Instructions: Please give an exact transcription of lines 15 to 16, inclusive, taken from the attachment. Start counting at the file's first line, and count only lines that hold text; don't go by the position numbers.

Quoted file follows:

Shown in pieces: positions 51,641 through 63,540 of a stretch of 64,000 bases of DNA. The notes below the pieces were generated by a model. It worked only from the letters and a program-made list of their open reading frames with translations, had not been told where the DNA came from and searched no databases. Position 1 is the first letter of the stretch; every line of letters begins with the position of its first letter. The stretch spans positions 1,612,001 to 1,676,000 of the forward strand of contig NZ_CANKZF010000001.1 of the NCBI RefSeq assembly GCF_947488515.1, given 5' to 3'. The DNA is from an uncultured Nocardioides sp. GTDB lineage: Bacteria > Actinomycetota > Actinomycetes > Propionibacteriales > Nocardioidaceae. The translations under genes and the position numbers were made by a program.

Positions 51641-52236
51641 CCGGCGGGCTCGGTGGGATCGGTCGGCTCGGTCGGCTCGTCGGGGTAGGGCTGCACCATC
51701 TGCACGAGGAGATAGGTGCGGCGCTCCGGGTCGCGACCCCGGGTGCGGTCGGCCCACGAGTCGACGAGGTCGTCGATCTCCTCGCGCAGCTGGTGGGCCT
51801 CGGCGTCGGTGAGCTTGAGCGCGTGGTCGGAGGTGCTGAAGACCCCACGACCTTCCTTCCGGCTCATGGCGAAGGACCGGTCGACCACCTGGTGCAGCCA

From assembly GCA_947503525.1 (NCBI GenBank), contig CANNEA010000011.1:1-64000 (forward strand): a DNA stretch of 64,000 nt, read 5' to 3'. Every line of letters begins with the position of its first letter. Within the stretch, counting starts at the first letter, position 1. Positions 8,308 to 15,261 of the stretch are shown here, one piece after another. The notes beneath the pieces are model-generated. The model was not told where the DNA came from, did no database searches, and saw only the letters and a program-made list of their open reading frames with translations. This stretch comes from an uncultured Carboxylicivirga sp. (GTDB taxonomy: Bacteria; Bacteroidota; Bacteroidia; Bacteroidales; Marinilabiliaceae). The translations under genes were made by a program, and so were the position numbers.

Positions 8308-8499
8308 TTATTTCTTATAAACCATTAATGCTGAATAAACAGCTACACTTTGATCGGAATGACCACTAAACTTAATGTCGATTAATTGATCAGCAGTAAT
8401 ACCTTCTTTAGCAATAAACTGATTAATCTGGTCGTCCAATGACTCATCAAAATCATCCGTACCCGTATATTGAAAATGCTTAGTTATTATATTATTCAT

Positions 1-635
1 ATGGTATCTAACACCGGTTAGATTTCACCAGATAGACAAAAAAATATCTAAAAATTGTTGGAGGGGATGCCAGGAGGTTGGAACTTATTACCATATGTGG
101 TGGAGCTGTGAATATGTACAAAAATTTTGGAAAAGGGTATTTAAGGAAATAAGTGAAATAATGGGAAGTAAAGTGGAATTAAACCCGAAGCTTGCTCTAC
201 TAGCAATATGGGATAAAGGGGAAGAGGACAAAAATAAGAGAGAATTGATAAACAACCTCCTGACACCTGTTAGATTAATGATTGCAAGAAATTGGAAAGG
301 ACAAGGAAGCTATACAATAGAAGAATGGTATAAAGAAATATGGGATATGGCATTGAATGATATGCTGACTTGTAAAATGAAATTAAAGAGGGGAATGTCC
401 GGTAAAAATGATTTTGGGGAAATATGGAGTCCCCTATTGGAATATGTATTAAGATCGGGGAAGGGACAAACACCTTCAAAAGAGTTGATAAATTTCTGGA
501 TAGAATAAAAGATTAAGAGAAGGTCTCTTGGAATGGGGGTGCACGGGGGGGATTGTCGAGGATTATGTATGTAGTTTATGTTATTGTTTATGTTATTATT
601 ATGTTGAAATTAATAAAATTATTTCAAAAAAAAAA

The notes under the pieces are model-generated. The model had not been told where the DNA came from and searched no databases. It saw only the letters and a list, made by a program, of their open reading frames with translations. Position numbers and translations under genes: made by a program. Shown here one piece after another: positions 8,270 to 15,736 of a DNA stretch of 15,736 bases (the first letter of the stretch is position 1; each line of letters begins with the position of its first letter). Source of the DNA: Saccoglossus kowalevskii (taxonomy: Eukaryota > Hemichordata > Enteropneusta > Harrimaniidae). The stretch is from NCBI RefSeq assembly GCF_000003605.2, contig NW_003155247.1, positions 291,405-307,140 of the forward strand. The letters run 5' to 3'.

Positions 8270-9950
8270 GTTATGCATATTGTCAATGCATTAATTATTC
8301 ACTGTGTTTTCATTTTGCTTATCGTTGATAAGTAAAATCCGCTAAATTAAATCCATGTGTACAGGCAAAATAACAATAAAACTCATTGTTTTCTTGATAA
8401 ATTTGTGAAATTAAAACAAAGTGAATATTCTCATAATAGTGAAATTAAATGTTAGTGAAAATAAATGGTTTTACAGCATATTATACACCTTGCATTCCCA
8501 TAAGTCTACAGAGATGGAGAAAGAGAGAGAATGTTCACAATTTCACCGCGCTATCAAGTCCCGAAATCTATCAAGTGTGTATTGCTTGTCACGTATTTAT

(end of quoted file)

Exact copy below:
401 GGTAAAAATGATTTTGGGGAAATATGGAGTCCCCTATTGGAATATGTATTAAGATCGGGGAAGGGACAAACACCTTCAAAAGAGTTGATAAATTTCTGGA
501 TAGAATAAAAGATTAAGAGAAGGTCTCTTGGAATGGGGGTGCACGGGGGGGATTGTCGAGGATTATGTATGTAGTTTATGTTATTGTTTATGTTATTATT